Tuesday, October 29, 2013

Survey Says?

I've been working on a project this fall with a student, building off a project he did for a class last spring, which looks at how high school teachers do a specific sort of thing.

We're using a survey, and then following up with interviews if folks are willing.

You know what this means.  Yes, the IRB.  This is a computer survey, so we aren't even worried about possible paper cuts, but of course these things need to get done.  (And while I may sound flip, because I think the risk of harm from our survey is laughably small, I think it's vital that researchers treat human subjects well and with real respect.  The thing is, I think we're held to a higher standard than the people who make you sign a thing when you enter a clinic/hospital saying that they can do anything they like with whatever they find, and if you don't like it, they won't treat you at the clinic/hospital.  We HAVE to include a statement [and take it seriously] that our subjects can opt out without any coercion.)

The student has been doing most of the leg work, with me providing guidance, which is how it should be.  He's done background reading (much of which I found and read over the summer to figure out if such a project might be useful and interesting), done some searching in high school text books, did the IRB certification (I did a re-up on mine, too), and put together the survey.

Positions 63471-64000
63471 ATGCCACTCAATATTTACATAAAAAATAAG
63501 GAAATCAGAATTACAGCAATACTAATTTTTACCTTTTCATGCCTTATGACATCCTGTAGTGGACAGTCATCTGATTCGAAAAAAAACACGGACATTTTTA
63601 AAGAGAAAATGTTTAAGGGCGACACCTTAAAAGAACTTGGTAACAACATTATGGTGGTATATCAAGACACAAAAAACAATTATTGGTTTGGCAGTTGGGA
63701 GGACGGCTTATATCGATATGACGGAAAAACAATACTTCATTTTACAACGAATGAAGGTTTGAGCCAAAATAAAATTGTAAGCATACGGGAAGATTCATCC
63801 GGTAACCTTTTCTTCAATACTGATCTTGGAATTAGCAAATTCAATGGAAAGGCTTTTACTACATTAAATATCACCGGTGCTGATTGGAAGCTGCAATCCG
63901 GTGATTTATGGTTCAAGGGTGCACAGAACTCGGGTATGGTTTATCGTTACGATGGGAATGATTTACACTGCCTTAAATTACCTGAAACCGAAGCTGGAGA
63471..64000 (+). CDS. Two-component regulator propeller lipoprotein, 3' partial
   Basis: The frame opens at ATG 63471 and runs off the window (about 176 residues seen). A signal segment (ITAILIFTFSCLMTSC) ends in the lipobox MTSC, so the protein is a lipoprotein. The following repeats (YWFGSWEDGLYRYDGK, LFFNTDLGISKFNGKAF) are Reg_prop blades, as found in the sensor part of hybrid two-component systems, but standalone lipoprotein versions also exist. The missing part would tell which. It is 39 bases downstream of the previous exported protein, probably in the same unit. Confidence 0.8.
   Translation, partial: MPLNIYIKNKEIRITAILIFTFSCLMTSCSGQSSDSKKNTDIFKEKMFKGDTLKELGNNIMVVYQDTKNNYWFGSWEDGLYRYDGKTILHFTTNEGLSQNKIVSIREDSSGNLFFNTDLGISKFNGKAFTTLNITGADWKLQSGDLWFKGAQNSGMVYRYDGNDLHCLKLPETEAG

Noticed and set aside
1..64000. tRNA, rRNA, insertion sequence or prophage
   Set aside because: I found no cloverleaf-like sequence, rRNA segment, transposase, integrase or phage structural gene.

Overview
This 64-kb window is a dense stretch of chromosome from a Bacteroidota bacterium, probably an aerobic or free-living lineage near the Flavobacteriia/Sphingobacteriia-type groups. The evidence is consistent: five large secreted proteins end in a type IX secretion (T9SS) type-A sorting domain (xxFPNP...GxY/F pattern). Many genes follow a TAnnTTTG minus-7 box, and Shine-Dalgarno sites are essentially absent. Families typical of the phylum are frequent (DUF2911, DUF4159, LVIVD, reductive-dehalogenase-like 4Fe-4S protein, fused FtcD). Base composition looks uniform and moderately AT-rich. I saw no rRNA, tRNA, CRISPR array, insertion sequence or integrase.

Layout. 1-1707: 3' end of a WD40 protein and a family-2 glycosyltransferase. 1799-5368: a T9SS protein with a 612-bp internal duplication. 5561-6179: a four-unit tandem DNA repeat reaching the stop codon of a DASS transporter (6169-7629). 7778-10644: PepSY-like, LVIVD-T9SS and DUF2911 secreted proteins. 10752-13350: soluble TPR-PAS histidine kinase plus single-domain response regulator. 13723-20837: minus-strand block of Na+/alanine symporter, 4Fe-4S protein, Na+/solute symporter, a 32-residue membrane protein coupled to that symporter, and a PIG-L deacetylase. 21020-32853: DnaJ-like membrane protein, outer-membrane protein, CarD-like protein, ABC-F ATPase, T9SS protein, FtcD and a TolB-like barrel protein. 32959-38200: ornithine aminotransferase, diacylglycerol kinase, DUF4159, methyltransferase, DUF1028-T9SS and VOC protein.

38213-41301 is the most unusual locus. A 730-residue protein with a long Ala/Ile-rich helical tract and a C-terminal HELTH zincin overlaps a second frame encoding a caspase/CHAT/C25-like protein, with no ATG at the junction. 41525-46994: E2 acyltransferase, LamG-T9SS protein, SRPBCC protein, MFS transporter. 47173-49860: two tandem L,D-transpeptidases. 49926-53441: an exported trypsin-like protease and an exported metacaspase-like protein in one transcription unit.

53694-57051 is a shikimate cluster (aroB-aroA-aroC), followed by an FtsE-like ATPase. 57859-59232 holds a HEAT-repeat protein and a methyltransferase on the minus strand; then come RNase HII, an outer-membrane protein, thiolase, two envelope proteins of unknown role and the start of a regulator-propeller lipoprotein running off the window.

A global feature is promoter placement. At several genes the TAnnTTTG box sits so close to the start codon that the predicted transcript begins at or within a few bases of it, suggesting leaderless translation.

And then we submitted it, and waited.  And the IRB folks sent it back with some suggested revisions.  So we made those, and resubmitted, and waited.  And then we got to do some more revisions (all of which were helpful), and clarifications.  Then we got the go-ahead.

But then the survey test email was a mess.  It turned out that the way it displayed letterhead made it seem like there was something really bad on the email, so it wouldn't download the letterhead, and therefore also the letter, without a special click.  And since no one is crazy enough to special click something they've received from crazy people at some university, we knew that wouldn't work.

Happily, the student worked with the IT folks here (who are wonderful in all sorts of ways, and great and helpful at solving problems), and voila, it worked, and now it's sent out.

So now we wait to find out!

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